Prince Shembo

Pregame Six Pack: Shamrocks and Sun Devils

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A Shamrock Series game is usually known for its alternate location and nontraditional uniforms. But when Notre Dame and Arizona State battle in primetime on Saturday night, it might also decide the season. As the Irish take on Todd Graham’s dangerous Sun Devils squad, Notre Dame is likely playing for their BCS lives. A win pushes the Irish to 4-2 heading into their bye week. It’ll likely also reinvigorate the Irish before taking on a wayward USC team, optimistically leading them into a stretch of football games that could get the Irish finally playing up to their potential.

Of course, after watching the Sun Devils blow USC out in the second half, Las Vegas has the Irish as almost a touchdown underdog tomorrow night, leading to the very real possibility that Notre Dame could be .500 after Saturday night, a disappointment at every level, with a bumpy road still ahead.

While the Irish aren’t ranked after two September losses, there are still national implications to Saturday night’s game. It’s time for the pregame six pack. Here are six tidbits, leftovers, fun facts, and miscellaneous musings before the Irish take on the Sun Devils.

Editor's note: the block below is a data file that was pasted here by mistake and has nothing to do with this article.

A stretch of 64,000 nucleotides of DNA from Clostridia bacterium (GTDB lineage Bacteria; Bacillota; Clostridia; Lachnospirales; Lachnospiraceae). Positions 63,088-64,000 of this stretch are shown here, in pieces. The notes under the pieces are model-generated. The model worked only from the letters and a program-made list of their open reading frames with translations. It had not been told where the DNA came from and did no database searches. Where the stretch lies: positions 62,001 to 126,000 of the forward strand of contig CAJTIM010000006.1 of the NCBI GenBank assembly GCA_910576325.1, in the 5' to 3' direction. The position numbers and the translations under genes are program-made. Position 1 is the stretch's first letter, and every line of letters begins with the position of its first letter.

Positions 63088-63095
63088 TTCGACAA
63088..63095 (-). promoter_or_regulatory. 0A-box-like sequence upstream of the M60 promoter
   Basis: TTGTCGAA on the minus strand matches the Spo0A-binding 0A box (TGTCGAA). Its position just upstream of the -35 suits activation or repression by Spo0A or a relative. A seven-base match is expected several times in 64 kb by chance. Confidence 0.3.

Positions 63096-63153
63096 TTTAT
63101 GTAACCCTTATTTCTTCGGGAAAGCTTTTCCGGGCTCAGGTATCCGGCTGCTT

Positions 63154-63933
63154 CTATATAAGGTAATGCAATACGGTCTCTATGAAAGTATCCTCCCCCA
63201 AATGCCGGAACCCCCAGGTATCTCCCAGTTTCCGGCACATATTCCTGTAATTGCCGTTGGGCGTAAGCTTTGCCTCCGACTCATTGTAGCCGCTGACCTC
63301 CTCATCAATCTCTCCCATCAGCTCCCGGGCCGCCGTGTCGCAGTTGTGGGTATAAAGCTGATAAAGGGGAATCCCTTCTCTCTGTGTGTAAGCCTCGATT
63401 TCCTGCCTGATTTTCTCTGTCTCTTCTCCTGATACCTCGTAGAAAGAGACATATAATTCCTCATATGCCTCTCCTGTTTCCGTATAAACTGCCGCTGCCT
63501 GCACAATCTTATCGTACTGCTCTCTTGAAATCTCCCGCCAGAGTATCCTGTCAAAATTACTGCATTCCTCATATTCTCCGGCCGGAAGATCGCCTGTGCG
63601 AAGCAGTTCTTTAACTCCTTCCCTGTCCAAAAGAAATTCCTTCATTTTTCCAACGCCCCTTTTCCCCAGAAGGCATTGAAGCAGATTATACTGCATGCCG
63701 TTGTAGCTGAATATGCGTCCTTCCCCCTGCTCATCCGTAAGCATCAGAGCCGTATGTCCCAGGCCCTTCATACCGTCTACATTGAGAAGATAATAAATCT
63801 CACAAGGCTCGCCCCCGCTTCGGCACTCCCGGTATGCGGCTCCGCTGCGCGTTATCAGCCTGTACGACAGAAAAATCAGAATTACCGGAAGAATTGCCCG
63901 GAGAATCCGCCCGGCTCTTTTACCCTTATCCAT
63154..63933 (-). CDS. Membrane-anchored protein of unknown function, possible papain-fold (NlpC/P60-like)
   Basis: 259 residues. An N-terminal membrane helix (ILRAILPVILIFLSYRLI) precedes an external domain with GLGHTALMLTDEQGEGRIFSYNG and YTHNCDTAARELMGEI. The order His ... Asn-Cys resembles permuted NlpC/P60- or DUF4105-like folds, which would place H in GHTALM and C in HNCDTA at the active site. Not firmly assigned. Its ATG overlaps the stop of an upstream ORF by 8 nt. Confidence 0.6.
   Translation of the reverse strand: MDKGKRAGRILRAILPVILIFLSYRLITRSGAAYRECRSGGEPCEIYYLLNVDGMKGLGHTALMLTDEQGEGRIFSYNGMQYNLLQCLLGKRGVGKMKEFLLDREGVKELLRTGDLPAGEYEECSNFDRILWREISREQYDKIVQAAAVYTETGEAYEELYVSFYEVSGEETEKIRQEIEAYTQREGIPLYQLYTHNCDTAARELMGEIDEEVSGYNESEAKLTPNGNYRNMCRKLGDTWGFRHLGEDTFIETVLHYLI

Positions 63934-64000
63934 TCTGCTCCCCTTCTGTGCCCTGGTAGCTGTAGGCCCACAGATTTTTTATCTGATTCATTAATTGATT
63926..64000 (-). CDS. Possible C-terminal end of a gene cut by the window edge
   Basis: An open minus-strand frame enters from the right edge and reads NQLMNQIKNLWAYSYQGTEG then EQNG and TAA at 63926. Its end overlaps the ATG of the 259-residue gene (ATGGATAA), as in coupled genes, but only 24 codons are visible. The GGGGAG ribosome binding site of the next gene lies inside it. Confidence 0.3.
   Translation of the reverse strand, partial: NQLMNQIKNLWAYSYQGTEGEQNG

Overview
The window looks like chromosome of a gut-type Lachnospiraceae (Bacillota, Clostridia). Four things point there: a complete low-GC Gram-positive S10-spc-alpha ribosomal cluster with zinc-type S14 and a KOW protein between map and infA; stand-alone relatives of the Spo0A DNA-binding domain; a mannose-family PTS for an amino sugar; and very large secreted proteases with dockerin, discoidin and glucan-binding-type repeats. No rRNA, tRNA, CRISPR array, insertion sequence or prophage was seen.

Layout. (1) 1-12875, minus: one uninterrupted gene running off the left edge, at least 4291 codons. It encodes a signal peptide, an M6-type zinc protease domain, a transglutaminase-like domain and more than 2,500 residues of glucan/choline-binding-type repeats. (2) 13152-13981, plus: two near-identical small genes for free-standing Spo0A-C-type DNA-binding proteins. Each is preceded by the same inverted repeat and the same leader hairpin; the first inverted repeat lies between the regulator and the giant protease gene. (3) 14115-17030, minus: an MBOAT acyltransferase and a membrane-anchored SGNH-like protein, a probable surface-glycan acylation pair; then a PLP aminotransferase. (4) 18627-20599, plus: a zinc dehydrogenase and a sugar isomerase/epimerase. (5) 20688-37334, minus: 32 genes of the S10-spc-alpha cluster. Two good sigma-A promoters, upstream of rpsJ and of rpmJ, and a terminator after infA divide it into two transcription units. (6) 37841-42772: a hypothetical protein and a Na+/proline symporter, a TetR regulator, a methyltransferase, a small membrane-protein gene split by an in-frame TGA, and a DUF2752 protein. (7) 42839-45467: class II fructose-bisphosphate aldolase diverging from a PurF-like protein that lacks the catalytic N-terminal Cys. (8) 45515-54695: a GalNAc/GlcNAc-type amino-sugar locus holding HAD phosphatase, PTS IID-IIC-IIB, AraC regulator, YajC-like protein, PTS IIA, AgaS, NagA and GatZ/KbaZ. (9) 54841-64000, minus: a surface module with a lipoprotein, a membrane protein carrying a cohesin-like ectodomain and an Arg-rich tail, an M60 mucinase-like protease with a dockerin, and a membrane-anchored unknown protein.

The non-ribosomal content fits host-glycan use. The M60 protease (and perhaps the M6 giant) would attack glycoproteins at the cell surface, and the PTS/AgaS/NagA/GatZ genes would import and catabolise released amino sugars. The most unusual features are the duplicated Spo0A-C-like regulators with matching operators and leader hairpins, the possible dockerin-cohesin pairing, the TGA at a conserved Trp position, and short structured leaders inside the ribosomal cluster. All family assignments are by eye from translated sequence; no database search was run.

***

After two tight games with Todd Graham, Brian Kelly is going to need to bring his best on Saturday night. 

Neither guy wearing the headset is playing the game. (It’s tough to call what Graham wears on the sideline a headset, but you get the idea.) Yet the chess match between Brian Kelly and Todd Graham is one to watch. Both Graham and Kelly are well regarded coaches, with both thought to be incredibly ambitious. That ambition has put both coaches in some tough spaces, with Graham making more than a few eyebrow raising moves in his career, walking away from two head coaching jobs after just a single season on the job. Kelly is equally ambitious, leaving two programs before their season was over and shocking many when he spoke with the Philadelphia Eagles just a day after losing the national championship.

After Graham stole a victory away from Kelly when Tulsa came in and shocked the Irish, Kelly won ugly at Pittsburgh. The rubber match is a game both coaches desperately need, and one that’ll likely define the trajectory of each team’s season.

***

Playing another defense that’s going to challenge him with man coverage, can Tommy Rees get back on track?